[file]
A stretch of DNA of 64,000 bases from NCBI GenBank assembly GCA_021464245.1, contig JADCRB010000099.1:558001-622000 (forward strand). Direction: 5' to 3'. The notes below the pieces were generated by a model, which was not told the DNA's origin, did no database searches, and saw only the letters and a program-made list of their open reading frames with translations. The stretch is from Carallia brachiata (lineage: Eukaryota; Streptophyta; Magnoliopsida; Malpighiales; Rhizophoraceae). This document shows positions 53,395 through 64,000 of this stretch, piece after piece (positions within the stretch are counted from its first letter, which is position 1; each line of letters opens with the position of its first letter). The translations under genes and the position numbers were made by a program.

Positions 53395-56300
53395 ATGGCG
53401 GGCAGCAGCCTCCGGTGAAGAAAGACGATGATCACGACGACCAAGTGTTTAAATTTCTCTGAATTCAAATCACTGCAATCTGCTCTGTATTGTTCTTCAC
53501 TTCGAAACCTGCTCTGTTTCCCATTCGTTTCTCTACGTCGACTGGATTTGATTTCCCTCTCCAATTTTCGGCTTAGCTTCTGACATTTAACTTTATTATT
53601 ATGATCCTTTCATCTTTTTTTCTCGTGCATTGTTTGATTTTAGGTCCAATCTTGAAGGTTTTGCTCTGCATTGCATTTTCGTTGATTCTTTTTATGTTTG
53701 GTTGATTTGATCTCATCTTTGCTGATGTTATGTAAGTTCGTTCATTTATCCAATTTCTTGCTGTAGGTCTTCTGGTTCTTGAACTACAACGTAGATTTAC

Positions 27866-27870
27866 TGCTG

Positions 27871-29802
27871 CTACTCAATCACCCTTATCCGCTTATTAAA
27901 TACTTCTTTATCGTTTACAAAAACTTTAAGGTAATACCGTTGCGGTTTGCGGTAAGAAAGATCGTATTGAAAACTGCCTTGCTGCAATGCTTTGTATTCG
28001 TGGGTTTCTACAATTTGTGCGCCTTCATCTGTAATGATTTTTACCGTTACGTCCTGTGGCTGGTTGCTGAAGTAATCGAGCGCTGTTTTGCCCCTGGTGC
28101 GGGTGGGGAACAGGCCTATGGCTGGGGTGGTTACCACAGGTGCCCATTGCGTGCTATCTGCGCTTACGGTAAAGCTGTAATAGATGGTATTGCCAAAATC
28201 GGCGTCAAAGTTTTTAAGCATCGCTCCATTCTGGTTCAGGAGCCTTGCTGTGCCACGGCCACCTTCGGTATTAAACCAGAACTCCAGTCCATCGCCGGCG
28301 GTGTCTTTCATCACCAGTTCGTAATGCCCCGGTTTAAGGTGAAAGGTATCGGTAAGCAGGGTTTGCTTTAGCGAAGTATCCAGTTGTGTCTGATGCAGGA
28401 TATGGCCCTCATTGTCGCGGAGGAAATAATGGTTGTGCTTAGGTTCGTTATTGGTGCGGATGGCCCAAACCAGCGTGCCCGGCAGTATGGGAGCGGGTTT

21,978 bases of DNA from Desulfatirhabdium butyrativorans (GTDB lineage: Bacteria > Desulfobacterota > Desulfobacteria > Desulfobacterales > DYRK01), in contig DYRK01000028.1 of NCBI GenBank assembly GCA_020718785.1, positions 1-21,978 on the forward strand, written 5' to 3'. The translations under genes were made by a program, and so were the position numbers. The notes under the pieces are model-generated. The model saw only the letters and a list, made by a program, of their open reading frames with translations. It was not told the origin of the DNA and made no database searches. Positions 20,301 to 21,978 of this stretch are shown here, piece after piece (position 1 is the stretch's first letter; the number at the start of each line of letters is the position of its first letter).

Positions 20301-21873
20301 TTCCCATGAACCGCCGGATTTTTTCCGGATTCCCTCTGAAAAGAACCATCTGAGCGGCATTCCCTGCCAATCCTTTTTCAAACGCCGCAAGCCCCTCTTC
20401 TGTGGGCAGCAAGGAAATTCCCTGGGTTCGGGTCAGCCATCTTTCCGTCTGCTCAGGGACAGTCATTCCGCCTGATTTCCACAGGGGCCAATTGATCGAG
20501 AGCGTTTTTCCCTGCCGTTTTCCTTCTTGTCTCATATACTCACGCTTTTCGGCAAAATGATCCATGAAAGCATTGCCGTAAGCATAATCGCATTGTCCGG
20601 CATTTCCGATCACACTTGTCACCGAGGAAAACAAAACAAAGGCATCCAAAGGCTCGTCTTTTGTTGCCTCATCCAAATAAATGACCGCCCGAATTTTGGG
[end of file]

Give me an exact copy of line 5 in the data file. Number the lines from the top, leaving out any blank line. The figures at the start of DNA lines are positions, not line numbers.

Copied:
53501 TTCGAAACCTGCTCTGTTTCCCATTCGTTTCTCTACGTCGACTGGATTTGATTTCCCTCTCCAATTTTCGGCTTAGCTTCTGACATTTAACTTTATTATT